In many ways, it was liberating and educational. After all, many cooks before me had survived sans KitchenAid. I whipped cream by hand, I chopped everything by hand, and I thinly sliced potatoes for mes tartiflettes, proving that I really could do most cooking with a pot, some heat and a spoon. It gave me confidence about my skills to create.
It also gave me gratitude when I returned. It’s a lot of work to always do everything by hand, which is why I feel there is room for balance in the kitchen. Whipping up a bowl of brownies is easier done by hand than in the mixer and there’s less to clean when you’re done. Although, pesto from the food processor is such a speedy enterprise, why do it by hand? Knowing when to use the old fashioned method is just as important as knowing how to do it. I admit it is nice having options.
So, when I received a mandolin for Christmas this year, I immediately thought of the multitude of potato gratins I could make, and then I thought it looked awfully complicated and sort of like I could lose a finger if I tried to figure it out. I placed it in a drawer in my kitchen and forgot about it until last week, where I brought it out and used it not once, but twice in one meal.
I can proudly say that after the initial 30 seconds of awkwardness, I thinly sliced 5 potatoes in about 3 minutes. I was shocked. No wonder this is considered essential to restaurant chefs! The only downside is that it’s now much easier to make those gratins and that’s not so good for my diet.
But, the good news is that it really is easy and fun to use and I feel my horizon has broadened quite a bit. Now I will be a lot more motivated to make things I’ve shirked off in the past. Cabbage can be easily shredded for coleslaw and vegetables easily julienned. Onions can be sliced paper thin for salads. For those interested, my mandolin is this one. It’s mostly made of plastic so it’s dishwasher safe and it’s very inexpensive. I was actually surprised that it worked so well.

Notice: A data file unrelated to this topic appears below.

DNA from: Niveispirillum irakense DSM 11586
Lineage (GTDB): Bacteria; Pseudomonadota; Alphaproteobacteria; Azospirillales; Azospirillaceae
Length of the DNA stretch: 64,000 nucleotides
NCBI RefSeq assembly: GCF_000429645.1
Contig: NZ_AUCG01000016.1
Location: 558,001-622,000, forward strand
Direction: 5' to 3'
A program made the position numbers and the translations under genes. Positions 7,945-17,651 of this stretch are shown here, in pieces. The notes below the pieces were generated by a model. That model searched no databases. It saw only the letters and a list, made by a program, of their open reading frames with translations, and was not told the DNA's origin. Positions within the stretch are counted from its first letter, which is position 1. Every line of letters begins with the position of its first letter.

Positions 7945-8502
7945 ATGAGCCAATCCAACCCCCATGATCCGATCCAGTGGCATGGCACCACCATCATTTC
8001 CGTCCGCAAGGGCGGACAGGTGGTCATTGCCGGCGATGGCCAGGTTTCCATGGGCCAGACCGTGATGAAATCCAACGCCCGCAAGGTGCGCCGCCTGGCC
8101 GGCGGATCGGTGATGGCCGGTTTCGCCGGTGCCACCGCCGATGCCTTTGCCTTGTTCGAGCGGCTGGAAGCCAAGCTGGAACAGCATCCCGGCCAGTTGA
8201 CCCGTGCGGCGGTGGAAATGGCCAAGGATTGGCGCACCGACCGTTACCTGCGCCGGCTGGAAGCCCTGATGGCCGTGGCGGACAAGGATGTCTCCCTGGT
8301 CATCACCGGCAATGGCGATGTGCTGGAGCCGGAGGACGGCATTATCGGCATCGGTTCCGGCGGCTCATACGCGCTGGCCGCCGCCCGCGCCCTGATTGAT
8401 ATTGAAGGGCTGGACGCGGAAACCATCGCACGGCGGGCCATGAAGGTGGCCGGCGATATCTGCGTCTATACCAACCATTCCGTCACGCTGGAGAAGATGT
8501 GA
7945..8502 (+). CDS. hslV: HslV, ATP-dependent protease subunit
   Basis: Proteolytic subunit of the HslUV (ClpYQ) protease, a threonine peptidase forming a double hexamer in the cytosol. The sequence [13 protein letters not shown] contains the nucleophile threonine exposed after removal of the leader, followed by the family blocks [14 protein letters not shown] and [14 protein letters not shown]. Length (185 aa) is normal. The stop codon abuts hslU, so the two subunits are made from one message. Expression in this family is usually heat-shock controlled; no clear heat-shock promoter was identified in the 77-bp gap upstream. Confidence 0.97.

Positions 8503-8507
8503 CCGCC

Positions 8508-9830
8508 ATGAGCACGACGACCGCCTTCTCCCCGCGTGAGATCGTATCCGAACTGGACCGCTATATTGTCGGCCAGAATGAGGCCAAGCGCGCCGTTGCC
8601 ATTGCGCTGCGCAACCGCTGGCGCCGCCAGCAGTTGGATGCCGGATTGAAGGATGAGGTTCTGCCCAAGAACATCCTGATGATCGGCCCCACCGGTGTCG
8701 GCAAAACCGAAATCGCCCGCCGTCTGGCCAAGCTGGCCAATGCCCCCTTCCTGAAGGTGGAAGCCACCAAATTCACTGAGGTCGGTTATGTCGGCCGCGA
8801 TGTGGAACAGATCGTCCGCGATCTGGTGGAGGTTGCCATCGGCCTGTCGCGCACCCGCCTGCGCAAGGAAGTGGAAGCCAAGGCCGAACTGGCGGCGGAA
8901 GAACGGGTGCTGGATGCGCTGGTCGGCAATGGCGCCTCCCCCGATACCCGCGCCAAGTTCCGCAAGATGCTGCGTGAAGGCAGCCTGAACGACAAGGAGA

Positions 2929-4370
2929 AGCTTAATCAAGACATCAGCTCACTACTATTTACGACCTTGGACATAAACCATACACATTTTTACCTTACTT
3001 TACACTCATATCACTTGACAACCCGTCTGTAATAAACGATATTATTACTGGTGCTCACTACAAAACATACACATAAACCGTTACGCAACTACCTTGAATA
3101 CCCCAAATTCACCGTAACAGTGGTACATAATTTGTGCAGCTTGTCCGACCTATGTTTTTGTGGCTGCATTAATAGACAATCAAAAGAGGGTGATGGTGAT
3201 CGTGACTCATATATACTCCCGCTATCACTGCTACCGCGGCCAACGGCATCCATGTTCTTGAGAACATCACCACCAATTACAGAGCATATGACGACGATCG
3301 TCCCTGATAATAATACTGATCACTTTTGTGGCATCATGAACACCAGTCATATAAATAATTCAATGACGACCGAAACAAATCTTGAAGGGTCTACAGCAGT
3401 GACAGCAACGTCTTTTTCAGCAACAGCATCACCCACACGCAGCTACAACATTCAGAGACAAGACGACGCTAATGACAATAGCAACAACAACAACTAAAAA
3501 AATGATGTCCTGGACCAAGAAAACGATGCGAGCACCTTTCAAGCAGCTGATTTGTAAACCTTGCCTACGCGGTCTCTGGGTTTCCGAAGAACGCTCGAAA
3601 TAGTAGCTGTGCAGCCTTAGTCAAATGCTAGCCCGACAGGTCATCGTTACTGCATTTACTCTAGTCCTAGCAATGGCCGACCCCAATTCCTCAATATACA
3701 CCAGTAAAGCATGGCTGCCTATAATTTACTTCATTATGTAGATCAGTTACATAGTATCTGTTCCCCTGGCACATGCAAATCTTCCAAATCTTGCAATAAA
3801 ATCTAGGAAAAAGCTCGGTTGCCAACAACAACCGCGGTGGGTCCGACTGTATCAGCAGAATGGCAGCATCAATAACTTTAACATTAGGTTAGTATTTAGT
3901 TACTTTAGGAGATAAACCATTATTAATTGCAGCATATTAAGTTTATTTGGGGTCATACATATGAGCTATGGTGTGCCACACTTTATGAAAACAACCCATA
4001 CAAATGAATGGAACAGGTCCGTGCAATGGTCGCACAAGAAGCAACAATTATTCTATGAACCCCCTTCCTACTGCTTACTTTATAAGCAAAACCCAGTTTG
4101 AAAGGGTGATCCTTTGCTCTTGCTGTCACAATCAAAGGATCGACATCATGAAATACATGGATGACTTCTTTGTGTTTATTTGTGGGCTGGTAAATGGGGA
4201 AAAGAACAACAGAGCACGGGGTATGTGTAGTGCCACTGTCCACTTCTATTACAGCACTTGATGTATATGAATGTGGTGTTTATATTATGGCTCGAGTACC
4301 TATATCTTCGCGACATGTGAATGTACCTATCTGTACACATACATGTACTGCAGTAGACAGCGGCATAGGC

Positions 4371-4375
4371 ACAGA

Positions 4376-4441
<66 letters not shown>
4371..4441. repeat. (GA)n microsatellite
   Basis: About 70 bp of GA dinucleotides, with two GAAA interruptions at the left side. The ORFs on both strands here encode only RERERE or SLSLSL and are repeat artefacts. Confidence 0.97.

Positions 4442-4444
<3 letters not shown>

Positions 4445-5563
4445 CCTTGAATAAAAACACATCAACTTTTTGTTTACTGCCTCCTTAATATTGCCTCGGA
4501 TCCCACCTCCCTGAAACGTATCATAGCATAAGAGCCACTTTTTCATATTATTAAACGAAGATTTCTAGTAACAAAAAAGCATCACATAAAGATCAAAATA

This potato gratin is my version of a Gratin Dauphinois, the prince of scalloped potatoes. The French usually heat the cream, garlic and herbs on the stove before combining it with the potatoes and the results are divine. Use whatever herbs and cheese you like. Here I’ve given a traditional version, although I adore white cheddar and rosemary. Stay tuned for the other side dish I made with the help of my mandolin!
Cheesy Potato Gratin Dauphinois
5 medium yellow potatoes
1 ½ cups heavy cream
2 garlic cloves, smashed
fresh thyme and/or rosemary
Pepper (white pepper, if you have it)
1 small onion, thinly sliced
1 cup grated gruyere cheese
1. Wash the potatoes and peel them. Slice them thinly, about ¼ inch thick, with your knife or a mandolin. Thinly slice the onion, as well.
2. In a saucepan, bring the cream, garlic cloves, pinch of nutmeg, about 3 sprigs of fresh thyme and, optionally, 2 sprigs of fresh rosemary, ½ tsp salt and some pepper to a simmer over medium heat. Turn heat to low, cover, and cook 5-10 minutes. Remove the herbs and garlic clove and set aside.
3. Butter the bottom and sides of an 8x8 baking dish or small gratin dish. Layer ½ the potatoes on the bottom. Sprinkle with salt, pepper, and onion slices. Add ½ the grated cheese over the potatoes. Pour some of the cream over this layer. Place the remaining potatoes in the pan and sprinkle with salt and pepper. Pour the rest of the cream mixture over the potatoes and top with the rest of the cheese.
4. Bake at 350 degrees for about one hour, maybe 75 minutes. Let rest 10 minutes before serving. Serves 4.